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SCOTUS Gerrymandering Decision Not Likely Soon

by Countable | 3.29.18

What’s the story?

Opponents of partisan gerrymandering were hoping a landmark case out of Wisconsin would finally offer a clear and unequivocal measure, allowing to Supreme Court to finally rule against the practice. Then they hoped the addition of a case out of North Carolina, and another out of Maryland, would increase the likelihood of a decision. But, so far, none have brought consensus to the nation’s highest court.

The Wisconsin case, Gil v. Whitford, was argued in front of the court in October 2017. A final ruling is expected in July of this year. That case offered what many believed was an objective measure for assessing whether a district map had been manipulated enough to favor one party over another to be legally considered a partisan gerrymander.

But members of the Court seemed resistant to using the formula proposed as a legal measure.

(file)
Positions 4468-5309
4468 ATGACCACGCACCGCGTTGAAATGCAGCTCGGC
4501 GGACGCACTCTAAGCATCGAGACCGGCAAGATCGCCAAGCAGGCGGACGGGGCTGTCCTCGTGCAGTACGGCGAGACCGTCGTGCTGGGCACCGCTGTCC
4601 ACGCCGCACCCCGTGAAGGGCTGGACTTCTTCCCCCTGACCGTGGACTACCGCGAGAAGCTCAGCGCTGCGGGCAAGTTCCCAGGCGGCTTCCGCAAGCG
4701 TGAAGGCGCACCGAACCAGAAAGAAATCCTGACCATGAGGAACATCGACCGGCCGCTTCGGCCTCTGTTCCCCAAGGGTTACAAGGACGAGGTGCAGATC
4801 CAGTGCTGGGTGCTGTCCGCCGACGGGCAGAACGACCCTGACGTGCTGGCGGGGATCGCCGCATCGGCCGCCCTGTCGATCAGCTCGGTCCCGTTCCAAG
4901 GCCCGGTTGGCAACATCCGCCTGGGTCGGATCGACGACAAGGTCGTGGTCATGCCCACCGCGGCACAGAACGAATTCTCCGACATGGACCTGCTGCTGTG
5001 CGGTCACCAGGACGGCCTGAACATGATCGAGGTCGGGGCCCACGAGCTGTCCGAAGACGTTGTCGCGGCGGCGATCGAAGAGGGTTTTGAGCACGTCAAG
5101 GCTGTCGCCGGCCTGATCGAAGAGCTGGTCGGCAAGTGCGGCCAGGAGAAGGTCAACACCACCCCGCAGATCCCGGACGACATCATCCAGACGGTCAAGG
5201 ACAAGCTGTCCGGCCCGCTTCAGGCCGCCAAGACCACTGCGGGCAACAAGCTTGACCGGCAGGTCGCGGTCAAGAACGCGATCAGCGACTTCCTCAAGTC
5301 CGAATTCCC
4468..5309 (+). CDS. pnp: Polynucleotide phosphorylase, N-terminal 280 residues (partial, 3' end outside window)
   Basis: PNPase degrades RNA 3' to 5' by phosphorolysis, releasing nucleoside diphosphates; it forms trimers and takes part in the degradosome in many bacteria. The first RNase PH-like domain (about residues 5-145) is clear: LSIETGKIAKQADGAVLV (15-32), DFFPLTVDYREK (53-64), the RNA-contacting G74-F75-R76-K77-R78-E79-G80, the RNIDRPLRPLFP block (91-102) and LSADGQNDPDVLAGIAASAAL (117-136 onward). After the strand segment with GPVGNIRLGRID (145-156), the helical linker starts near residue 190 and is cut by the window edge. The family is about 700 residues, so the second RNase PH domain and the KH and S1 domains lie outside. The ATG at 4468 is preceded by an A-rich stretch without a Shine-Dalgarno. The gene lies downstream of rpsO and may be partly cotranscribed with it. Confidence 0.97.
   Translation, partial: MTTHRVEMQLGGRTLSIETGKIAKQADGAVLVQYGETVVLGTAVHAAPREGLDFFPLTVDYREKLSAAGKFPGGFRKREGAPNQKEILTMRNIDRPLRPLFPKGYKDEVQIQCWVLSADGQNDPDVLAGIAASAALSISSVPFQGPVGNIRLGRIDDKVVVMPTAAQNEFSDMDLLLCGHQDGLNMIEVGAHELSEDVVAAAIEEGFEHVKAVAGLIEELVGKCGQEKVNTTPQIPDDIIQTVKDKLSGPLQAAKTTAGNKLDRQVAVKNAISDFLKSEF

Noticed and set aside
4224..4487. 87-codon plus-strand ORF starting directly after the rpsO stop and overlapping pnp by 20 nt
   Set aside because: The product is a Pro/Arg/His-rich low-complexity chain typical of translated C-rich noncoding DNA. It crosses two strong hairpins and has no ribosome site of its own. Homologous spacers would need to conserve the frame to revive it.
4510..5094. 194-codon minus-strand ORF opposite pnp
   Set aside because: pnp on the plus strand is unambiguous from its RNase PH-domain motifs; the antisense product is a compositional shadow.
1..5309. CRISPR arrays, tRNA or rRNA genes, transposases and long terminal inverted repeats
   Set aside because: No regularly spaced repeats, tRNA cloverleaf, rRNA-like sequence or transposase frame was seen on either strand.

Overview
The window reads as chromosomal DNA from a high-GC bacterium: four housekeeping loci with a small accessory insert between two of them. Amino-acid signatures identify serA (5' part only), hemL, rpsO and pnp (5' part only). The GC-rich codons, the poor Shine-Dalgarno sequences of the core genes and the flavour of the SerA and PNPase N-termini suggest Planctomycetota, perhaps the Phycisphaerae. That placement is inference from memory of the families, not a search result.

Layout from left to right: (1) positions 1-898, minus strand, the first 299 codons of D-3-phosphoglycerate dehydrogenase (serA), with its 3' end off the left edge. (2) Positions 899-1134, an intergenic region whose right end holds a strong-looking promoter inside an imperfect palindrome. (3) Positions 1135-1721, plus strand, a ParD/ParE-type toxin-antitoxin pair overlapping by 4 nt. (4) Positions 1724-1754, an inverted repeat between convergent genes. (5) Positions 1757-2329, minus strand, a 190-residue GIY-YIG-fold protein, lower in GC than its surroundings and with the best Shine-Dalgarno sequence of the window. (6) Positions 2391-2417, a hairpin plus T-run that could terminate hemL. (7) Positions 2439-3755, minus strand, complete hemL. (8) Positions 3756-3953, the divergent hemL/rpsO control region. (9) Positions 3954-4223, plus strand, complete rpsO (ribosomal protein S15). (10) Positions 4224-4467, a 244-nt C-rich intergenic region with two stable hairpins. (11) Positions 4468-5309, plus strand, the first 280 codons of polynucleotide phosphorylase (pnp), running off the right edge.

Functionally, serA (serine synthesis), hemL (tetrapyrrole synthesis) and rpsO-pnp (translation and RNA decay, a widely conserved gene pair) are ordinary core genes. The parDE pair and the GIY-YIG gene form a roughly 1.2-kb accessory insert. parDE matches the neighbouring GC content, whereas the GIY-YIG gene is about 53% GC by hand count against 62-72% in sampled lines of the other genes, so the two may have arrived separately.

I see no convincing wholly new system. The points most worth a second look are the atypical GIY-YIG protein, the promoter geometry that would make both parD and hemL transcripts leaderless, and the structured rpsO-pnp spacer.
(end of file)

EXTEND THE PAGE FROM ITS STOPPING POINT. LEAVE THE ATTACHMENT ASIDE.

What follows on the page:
Opponents hoped the Court would agree to also hear a gerrymandering case out of Maryland, Benisek v. Lamore, at the same time, but the court delayed that hearing until Wednesday. That case focuses on the way the Democratic-skewed map restricts free speech. But, again, reports the Wall Street Journal, the justices did not approach a clear consensus.

The North Carolina case is on hold currently with the court, pending the resolution of the two other cases.

Justice Stephen Breyer has proposed scheduling a new hearing to wrangle over all three cases together, in order to clearly illuminate all the different theories at the same time. There is no word yet on that idea.

Assuming no new hearing is scheduled, a decision in the Maryland case is also expected by July of this year, which would not allow any changes as a result to be instituted before the 2018 midterm elections.

What do you think?

Are you hoping the Supreme Court will reach a consensus that prohibits partisan gerrymandering? Do you think math or free speech is the answer? Do you have another answer not offered by these cases?

Tell us in the comments what you think, then use the Take Action button to tell your reps!

— Asha Sanaker

(Photo Credit: Wikipedia / Creative Commons)

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